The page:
A hundred years before the French Revolution, the buccaneer companies were run on lines in which liberty, equality and fraternity were the rule,. In a buccaneer camp, the captain was elected and could be deposed by the votes of the crew. The crew, and not the captain, decided whether to attack a particular ship, or a fleet of ships.
Spoils were evenly divided into shares; the captain received an agreed amount for the ship, plus a portion of the share of the prize money, usually five or six shares. Crews generally had no regular wages, being paid only from their shares of the plunder, a system called "no purchase, no pay" by Modyford or "no prey, no pay" by Exquemelin. There was a strong esprit among buccaneers. This, combined with overwhelming numbers, allowed them to win battles and raids. There was also, for some time, a social insurance system guaranteeing compensation for battle wounds at a worked-out scale.
Tortugan buccaneers also lived in lifelong male partnerships. This institution of male partnership was called matelotage and the partners matelots. Matelots shared their beds, property, food, and loot with one another. The extent to which matelotage included homosexuality is controversial. Although a few historians have claimed, with no evidence, that homosexuality was universal among the buccaneers, it is recognized by most that matelots shared women as well as their chattels, and that buccaneers were frequent and enthusiastic patrons of female prostitutes. It is nevertheless agreed that a substantial minority of buccaneer matelots were likely homosexual.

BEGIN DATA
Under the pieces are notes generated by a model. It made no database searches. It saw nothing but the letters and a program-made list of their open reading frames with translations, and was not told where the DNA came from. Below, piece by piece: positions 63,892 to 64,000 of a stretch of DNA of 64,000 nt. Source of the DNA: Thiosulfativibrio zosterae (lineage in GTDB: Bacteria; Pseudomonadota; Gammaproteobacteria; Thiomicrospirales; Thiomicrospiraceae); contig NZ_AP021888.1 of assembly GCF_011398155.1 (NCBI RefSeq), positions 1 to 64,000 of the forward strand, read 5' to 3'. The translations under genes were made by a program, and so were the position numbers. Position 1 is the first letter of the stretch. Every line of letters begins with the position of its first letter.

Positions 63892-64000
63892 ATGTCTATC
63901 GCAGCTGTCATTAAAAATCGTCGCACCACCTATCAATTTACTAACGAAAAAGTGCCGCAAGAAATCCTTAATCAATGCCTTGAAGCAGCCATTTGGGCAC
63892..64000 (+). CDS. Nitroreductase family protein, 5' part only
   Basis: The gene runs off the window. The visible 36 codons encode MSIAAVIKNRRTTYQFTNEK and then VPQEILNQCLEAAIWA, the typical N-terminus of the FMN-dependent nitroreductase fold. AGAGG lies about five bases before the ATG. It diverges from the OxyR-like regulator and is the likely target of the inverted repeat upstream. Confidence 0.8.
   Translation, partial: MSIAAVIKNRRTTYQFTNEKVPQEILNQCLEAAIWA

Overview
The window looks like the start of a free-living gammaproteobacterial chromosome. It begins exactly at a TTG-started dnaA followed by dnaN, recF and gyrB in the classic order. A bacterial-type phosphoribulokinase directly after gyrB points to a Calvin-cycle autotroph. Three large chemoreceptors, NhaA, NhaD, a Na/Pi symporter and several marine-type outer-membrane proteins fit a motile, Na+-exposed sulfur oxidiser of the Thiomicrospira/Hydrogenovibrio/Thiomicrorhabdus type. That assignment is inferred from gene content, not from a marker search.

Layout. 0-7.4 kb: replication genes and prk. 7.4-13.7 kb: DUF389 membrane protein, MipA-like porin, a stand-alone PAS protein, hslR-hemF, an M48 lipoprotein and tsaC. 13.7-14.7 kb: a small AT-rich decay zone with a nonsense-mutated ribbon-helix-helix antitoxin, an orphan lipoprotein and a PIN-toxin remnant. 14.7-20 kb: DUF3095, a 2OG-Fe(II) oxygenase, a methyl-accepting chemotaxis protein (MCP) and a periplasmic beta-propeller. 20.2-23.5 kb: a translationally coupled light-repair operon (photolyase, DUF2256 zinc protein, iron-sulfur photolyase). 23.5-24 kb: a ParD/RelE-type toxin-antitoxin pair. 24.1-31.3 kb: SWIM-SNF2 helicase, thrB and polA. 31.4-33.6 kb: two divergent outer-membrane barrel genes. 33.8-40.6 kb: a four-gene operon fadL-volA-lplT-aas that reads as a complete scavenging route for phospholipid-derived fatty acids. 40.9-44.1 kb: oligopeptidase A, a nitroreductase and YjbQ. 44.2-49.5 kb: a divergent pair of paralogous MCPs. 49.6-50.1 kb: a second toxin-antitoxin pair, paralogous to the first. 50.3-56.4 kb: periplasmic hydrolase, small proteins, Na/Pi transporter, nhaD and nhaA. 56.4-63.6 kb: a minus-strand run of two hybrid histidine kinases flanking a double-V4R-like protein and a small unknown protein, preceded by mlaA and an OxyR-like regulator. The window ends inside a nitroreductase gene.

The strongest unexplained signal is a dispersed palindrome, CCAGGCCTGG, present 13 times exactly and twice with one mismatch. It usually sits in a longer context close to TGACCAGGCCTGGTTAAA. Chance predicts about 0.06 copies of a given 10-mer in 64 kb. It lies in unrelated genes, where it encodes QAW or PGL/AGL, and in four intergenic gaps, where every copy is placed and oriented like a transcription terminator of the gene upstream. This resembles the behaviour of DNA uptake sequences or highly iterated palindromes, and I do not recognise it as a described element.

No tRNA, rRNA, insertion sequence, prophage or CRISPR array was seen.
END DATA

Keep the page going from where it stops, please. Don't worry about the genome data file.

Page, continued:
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... A hundred years before the French Revolution, the buccaneer companies were run on lines in which liberty, equality and fraternity were the rule ... In a buccaneer camp, the captain was elected and could be deposed by the votes of the crew ... There was a strong esprit among buccaneers ...
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